Monday, March 14, 2016

2016 Republican Delegate Allocation: ILLINOIS

This is part thirty of a series of posts that will examine the Republican delegate allocation rules by state. The main goal of this exercise is to assess the rules for 2016 -- especially relative to 2012 -- in order to gauge the potential impact the changes to the rules along the winner-take-all/proportionality spectrum may have on the race for the Republican nomination. For this cycle the RNC recalibrated its rules, cutting the proportionality window in half (March 1-14), but tightening its definition of proportionality as well. While those alterations will trigger subtle changes in reaction at the state level, other rules changes -- particularly the new binding requirement placed on state parties -- will be more noticeable. 


Election type: primary
Date: March 15 
Number of delegates: 69 [12 at-large, 54 congressional district, 3 automatic]
Allocation method: winner-take-all (at-large/automatic), directly elected (congressional district)
Threshold to qualify for delegates: n/a
2012: loophole primary

Changes since 2012
The basic infrastructure of the Illinois Republican Party delegate allocation/selection process is the same in 2016 as it was in 2012. It is still a loophole primary, that primary is still on the third Tuesday in March, there are still 69 delegates at stake, and congressional district delegates are still elected directly on the presidential primary ballot.1

However, there are a few subtle and not-so-subtle differences. There are a couple of things that fall into that latter, not-so-subtle category. First, the at-large and automatic delegates -- 15 delegates total -- are allocated to the statewide winner of the primary. Those delegates were all unbound in 2012. Second, while the congressional district delegates continue to be directly elected, they are being considered bound to the candidate they aligned with when filing (or being filed) to run as a delegate candidate. In 2012, those delegates were considered unbound. And if a delegate has filed to run as an uncommitted delegate, then those delegates, if elected, would also be unbound at the 2016 convention. The affiliation with a candidate upon filing is the key.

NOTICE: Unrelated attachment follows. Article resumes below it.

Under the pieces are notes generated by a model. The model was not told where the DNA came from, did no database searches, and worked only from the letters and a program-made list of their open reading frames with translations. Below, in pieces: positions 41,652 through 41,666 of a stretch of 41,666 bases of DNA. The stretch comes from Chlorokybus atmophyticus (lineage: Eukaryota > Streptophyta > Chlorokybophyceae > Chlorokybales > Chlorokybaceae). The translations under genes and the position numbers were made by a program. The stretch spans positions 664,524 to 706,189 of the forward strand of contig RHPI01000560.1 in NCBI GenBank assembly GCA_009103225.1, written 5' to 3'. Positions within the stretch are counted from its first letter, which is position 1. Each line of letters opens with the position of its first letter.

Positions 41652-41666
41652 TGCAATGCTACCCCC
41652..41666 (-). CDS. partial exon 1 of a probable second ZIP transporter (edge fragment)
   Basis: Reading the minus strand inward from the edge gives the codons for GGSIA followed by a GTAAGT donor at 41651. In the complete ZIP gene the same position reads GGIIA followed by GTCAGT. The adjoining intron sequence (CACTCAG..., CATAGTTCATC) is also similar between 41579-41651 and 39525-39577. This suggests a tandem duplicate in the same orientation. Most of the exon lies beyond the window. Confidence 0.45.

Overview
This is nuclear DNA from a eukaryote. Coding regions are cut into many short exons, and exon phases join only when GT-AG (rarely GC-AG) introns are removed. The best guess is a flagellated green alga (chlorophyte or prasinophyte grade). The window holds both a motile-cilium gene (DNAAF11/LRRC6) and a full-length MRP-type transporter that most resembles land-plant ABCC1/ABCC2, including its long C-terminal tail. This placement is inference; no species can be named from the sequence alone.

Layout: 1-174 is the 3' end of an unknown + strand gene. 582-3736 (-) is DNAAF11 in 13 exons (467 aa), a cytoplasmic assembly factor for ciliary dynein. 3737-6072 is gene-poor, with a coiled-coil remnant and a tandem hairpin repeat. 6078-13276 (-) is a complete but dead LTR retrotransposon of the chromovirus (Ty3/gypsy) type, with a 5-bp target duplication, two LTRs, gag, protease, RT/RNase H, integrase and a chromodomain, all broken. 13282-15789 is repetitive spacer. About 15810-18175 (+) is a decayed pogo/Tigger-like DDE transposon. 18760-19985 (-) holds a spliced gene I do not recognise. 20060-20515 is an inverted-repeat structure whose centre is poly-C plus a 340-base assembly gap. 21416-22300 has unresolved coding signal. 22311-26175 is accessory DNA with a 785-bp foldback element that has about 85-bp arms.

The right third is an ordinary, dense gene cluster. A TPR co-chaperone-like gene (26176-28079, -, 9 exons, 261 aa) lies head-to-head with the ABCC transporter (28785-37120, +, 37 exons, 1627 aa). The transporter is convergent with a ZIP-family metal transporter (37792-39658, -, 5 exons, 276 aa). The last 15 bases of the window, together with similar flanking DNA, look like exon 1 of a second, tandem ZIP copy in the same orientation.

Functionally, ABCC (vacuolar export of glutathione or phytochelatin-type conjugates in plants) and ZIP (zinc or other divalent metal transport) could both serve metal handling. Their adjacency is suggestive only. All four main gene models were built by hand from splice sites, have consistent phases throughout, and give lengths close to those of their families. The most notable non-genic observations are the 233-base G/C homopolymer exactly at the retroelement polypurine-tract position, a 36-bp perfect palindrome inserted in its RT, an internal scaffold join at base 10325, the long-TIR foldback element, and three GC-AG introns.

One subtle difference between the 2012 and 2016 processes in Illinois is that for 2016 there are three delegates being elected in each of the 18 congressional districts across the Land of Lincoln. Four years ago, there were a handful of districts that elected just two congressional delegates and other, more populous districts that balanced that out by electing four congressional district delegates.2 The majority of districts still elected just three delegates in 2012, but that has been standardized for this current cycle.

The other small difference is an echo of the winner-take-all allocation of the at-large delegates discussed above. As the Illinois Republican Party suggests...

No, that is not some nod to the vote early, vote often maxim that was the hallmark of the bygone days of Chicago machine politics (though FHQ did chuckle at that segment upon reading it for that very reason). Instead, that statement is a function of how the process works in Illinois. Voters have traditionally voted for a presidential candidate and also congressional district delegates to go to the national convention on the presidential primary ballot. Two types of votes.

However, in the past, that presidential preference vote was largely meaningless. It has never really had a direct bearing on how the delegates would be selected at the state convention.3 This time it does. The allocation of delegate slots to candidates is a direct reflection of who has won the statewide vote in the primary. The results are binding.